Commentary

Taylor Is Guilty of the Faults He Attributes to Justice Thomas

“The Problem With Clarence Thomas,” Stuart Taylor tells us in an unctuous little essay by that name [“Closing Argument,” June 17, Page 211], is that Thomas is, well, dishonest. Taylor never says that, of course. Rather, “the problem” is that Thomas “seems too sure that he is right.” As a result, “with righteous certitude, he sweeps aside or ignores inconvenient facts and complexities” — which brings us back to the problem of dishonesty.

Enamored of the hit-and-run style, Taylor suggests that Thomas has been less than candid about the role of affirmative action in his admission to Yale; has issued opinions that “may be largely clerk-written” (which “does not distinguish him from most other members of the Supreme Court”); and may have perjured himself in his 1991 confirmation bearing (just like Bill Clinton in the Paula Jones matter). Those qualifications, far from dispelling the aroma of dishonesty, only enhance it, of course, with a touch of “balance.”

Take the admissions matter. In a recent speech, Thomas said that when he was at Yale “they had reduced black admissions from 40 to 12. We were all there on our own merit.”

All there on merit? That plays well in Thomas’ colorblind jurisprudence, Taylor notes, but it’s “at odds with the historical record.” Yes, Yale had scaled back affirmative action “a bit,” but there was still a program in place for 10 percent of the entering positions that operated “by preferring qualified minority applicants over whites with higher grades and test scores.” Thus does Thomas play fast and loose with the facts.

Or is it Taylor who is fast and loose? After all, whether Thomas and other minorities were at Yale on merit depends, first, on what “merit” means and, second, on the facts. For Taylor, “merit” seems to be a function of grades and test scores alone. But suppose, not implausibly, that good grades and scores in the face of adversity were part of the “merit” equation. Then Taylor’s remark regarding the LSAT — that “raw statistics probability suggests that Thomas might not have made it on merit alone — is not only implicitly racist but gratuitous as well.

Regarding the facts, Taylor has little ground for casting aspersions on Thomas, for he grants that Thomas “had very good college grades” and be admits no knowledge’ about Thomas’ LSAT score. Nevertheless, he feels constrained to elite Yale’s former dean to the effect that “only ‘a handful’ of the 12 blacks in Thomas’ entering class would have been admitted under the kind of race-blind policy that Thomas now champions.”

More broadly, however, Thomas is absolutely right to complain that affirmative action programs “stamp minorities with a badge of inferiority.’ Indeed, Taylor himself only confuses the point when he notes, as “fact,” that colorblind policies “would produce something close to de facto resegregation of our elite universities.” Who is being dishonest here: Thomas for ignoring that “fact,” as Taylor suggests; or Taylor for accepting the “fact” and ignoring the “inferiority” implications that follow?

But it is Thomas the “ideological warrior,” the Thomas who “exudes the concede-nothing, bellicose absolutism of a seething ideological zealot” who seems most to disturb Taylor. By way of contrast, he offers Learned Hand, “who wisely said in 1944: ‘The spirit of liberty is the spirit which is not too sure that it is right.’” (Tell that to Patrick Henry. Or Sam Adams. Or many of the other Founders who knew something, firsthand, about “the spirit of liberty.”)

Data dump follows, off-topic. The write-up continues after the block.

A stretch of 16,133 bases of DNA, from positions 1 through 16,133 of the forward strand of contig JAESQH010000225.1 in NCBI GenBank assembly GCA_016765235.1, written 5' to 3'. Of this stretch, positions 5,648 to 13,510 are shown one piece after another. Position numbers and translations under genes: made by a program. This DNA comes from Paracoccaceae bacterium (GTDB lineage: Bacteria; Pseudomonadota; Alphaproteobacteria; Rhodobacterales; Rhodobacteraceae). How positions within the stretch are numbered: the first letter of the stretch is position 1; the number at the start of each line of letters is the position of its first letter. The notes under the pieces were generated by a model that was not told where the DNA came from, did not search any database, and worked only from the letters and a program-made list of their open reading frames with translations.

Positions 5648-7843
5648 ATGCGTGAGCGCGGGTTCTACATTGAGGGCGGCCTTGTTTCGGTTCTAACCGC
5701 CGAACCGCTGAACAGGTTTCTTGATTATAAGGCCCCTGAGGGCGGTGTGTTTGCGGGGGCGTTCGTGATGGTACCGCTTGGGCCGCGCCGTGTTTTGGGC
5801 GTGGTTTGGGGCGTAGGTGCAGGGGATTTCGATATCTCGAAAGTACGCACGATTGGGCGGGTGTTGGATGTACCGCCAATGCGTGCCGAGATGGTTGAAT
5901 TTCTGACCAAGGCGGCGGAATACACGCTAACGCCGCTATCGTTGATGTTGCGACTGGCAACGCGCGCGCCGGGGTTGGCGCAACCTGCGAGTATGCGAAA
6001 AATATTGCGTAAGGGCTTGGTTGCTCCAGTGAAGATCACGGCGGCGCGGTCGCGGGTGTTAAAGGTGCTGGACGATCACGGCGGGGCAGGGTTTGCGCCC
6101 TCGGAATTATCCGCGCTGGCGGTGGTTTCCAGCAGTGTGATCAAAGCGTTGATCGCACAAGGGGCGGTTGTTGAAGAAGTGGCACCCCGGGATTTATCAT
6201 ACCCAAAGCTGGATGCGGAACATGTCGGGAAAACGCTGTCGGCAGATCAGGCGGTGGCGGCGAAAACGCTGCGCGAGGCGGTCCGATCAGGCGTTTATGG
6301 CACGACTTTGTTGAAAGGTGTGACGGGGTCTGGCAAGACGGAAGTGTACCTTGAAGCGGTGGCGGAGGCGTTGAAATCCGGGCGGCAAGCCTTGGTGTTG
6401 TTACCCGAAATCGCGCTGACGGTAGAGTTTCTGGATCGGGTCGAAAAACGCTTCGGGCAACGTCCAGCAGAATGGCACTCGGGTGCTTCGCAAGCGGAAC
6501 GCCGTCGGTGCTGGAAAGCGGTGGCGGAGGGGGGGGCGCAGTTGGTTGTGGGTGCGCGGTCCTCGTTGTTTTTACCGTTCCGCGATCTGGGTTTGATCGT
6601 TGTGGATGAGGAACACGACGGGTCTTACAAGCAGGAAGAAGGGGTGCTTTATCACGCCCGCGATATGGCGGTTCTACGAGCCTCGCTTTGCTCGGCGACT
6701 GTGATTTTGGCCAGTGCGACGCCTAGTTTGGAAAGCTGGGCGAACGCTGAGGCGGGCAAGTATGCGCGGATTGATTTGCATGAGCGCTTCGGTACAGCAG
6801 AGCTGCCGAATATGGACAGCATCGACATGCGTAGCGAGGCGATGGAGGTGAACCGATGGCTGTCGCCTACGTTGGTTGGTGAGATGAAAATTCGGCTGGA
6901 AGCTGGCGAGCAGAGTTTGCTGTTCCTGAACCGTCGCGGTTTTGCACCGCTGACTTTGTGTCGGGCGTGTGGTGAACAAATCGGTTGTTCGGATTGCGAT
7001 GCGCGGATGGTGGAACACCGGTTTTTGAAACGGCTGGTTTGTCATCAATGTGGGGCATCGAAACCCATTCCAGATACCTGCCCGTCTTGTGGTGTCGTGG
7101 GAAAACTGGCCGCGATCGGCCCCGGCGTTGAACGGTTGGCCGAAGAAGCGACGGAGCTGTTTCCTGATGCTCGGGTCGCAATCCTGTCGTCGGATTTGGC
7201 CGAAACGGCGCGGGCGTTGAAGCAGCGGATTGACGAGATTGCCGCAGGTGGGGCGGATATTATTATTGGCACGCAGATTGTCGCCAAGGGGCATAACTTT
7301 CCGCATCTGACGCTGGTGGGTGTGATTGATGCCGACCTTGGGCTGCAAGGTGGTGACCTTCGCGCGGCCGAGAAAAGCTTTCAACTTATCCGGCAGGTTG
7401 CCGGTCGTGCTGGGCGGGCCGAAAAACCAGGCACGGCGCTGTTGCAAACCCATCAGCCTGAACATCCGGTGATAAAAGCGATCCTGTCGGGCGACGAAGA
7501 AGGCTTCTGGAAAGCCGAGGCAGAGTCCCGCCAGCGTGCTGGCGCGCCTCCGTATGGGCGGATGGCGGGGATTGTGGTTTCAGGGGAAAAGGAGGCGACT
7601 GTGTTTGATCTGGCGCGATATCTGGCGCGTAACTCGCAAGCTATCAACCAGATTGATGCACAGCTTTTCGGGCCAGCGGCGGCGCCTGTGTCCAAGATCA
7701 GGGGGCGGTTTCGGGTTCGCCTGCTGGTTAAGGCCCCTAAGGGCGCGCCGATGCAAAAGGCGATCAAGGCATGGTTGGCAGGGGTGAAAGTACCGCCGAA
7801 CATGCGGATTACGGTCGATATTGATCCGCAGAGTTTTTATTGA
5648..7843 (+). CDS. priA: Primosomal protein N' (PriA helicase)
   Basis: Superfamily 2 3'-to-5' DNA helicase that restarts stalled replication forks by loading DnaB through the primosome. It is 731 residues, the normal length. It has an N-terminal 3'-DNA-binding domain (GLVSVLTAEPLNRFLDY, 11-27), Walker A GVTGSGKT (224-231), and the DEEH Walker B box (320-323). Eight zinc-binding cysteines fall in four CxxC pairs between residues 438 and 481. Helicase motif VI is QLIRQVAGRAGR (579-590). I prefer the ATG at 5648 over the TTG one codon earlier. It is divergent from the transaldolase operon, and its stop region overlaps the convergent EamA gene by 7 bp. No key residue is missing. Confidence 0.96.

To illustrate his point, Taylor cites the Thomas of Adarand: “I believe that there is a ‘moral [and] constitutional equivalence’ … between laws designed to subjugate a race and those that distribute benefits on the basis of race in order to foster some current notion of equality.”

Taylor’s response cuts to the quick, he believes: “It borders on fanaticism to suggest that such preferences are just as bad as was the longstanding oppression of blacks through the apartheid regime of official segregation and Jim Crow laws” (Emphasis in original.)

Just as bad? That’s not what Thomas said. He spoke of “moral and constitutional equivalence.” To an untrained eye, that may translate as Taylor has translated it. But “moral” is a systematically ambiguous idea: It may refer to the theory of rights or to the theory of value. Since the constitution is a product primarily of the former — as Thomas well understands — then it makes perfect sense to say that, as a matter of strict moral principle, of equal rights, laws that discriminate against are morally and constitutionally equivalent to laws that discriminate “for.”

In fact, Thomas goes on in his Adarand concurrence to make just that point: “As far as the Constitution is concerned it is irrelevant whether a government’s racial classifications are drawn by those who wish to oppress a race or by those who have a sincere desire to help those thought to be disadvantaged.”

Fanaticism? That is constitutionalism at its best. Would Taylor, à la Hand, have Thomas “not too sure” about equal rights? “Even-handedness, humility, and openness to new evidence and perspectives” may be marks of a wise judge — if not the mark, as Taylor concludes. But those qualities must operate within an intellectual framework. There are principles on which principled jurists must stand, “fanatically,” even as they distinguish such matters from matters of degree, about which reasonable people may disagree. A truly wise judge will know the difference.

Roger Pilon is director of the Center for Constitutional Studies at the Cato Institute.